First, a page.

Date: 2021–10
    URL: http://d.repec.org/n?u=RePEc:old:dpaper:438&r=
  54. By: Gervaise Debucquet (Audencia Recherche - Audencia Business School); Cindy Lombart (Audencia Recherche - Audencia Business School); Blandine Labbé-Pinlon (Audencia Recherche - Audencia Business School)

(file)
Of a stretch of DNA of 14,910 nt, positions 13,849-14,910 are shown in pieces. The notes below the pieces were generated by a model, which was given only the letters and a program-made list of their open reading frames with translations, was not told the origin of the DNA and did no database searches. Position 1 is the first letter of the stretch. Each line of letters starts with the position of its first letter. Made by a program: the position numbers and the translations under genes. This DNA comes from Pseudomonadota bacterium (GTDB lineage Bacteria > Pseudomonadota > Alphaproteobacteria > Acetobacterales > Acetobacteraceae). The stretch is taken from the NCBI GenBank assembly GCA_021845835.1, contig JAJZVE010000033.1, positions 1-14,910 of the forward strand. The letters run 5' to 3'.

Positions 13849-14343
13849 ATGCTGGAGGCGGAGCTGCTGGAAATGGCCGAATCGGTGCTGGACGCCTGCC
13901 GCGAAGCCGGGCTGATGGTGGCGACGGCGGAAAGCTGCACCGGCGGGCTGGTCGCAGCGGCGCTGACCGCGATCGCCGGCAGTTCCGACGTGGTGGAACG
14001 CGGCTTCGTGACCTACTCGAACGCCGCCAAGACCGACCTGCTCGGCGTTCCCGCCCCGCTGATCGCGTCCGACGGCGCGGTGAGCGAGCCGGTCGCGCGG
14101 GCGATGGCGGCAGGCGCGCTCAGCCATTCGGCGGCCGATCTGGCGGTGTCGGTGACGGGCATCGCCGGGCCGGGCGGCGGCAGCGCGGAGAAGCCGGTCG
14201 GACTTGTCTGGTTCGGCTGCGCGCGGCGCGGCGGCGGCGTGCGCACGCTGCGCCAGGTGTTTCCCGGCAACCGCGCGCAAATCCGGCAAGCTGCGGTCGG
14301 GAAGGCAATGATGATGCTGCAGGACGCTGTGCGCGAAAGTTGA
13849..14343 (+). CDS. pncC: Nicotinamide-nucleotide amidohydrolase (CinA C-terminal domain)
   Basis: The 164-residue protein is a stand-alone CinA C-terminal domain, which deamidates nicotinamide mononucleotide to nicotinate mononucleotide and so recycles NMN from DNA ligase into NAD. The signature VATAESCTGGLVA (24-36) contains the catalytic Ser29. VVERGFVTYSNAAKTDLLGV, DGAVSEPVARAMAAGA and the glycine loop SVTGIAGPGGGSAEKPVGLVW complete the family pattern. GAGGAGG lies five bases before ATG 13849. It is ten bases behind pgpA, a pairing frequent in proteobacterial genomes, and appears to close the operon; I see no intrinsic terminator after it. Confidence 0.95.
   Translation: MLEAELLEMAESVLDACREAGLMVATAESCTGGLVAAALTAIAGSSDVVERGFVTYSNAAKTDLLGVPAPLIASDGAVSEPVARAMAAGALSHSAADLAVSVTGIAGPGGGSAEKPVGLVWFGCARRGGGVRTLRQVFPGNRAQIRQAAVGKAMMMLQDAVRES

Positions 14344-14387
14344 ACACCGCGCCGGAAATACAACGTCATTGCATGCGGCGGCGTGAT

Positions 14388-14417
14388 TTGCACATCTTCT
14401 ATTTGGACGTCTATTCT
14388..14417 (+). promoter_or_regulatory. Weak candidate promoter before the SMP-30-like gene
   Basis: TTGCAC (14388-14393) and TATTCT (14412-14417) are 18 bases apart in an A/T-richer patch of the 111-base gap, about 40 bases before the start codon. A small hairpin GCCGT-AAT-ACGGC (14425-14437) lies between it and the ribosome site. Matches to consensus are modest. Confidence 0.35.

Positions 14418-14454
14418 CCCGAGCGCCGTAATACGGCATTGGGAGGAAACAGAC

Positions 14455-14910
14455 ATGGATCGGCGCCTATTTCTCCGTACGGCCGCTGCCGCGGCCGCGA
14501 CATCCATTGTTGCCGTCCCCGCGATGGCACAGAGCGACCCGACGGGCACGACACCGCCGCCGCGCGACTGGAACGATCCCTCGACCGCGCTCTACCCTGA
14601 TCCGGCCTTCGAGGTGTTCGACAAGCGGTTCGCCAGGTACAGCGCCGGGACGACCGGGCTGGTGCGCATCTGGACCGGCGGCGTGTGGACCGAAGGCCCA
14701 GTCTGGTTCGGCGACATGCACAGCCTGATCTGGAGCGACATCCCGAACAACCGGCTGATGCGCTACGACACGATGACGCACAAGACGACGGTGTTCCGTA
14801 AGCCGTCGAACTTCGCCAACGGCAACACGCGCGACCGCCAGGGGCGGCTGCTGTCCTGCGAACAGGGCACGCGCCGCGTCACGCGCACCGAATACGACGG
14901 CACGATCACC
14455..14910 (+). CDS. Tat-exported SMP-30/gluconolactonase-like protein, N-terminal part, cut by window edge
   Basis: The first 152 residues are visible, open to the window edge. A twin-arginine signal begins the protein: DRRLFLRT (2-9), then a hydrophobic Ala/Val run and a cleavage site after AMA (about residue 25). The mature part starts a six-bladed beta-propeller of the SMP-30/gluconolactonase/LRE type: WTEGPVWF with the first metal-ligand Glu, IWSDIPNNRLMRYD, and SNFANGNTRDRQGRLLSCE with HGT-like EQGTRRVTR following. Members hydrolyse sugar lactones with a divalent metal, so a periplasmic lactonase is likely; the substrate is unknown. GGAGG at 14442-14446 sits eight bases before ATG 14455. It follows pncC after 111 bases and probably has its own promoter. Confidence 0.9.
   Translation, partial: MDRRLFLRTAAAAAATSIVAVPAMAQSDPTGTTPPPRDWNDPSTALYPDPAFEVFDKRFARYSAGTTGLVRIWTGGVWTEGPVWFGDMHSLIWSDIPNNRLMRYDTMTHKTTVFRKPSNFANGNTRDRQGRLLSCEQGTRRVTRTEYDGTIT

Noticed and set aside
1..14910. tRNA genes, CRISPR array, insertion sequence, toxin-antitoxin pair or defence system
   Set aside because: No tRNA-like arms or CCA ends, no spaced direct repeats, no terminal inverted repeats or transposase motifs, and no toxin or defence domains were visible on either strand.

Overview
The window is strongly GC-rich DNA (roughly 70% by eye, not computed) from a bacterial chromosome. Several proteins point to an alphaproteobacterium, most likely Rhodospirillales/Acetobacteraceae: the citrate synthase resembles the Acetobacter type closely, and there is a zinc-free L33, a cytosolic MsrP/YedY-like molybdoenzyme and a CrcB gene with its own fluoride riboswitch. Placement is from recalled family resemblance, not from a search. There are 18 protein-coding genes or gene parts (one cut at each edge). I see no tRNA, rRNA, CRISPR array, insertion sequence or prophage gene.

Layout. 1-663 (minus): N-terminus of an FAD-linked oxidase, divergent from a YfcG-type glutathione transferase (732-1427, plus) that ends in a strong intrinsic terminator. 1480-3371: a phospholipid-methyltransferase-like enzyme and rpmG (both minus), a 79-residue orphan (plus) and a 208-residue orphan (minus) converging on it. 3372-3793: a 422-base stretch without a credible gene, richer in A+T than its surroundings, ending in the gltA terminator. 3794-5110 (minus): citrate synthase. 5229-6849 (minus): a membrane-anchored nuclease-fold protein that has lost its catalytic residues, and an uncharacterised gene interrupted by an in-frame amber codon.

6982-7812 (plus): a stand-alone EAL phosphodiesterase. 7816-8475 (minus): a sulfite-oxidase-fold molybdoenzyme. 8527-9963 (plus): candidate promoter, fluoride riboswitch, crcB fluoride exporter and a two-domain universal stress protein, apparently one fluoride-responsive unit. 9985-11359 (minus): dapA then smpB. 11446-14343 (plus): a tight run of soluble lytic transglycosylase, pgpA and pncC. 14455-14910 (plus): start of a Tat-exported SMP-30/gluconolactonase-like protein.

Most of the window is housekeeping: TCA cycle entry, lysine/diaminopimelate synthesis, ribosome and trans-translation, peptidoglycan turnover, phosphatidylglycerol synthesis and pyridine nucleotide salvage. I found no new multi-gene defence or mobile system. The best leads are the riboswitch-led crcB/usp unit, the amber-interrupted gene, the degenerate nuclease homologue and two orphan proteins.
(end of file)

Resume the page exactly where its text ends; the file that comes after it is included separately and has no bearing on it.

Abstract: To reduce food waste, retailers have been offering non-calibrated fruits and vegetables (FaVs) in recent years, yet the acceptance of such produce is still far from unanimous. Using reciprocal projections, our research performs a comparative analysis of French consumers' representations of eaters and non-eaters of misshapen FaVs. The overall representations rest on lexical registers that refer to economic, ecological, and sociocultural rationales. Results highlight two opposing representations of the two customer segments studied. Ugly FaVs thus reactivate current tensions that are challenging the traditional French food model. The dominant and positive description of eaters of ugly FaVs is manifested as an implicit defense of a particular French food identity that values cooking with natural and special products. Conversely, the description of non-eaters of imperfect FaVs points to the erosion of this identity in favor of a more pragmatic relationship with food, one that values standardized products. Thus, the sustainability of offering misshapen FaVs depends on the retailers' ability to reduce tensions linked to contrasting food identities by implementing educational actions aimed at children and/or immersive point-of-purchase campaigns.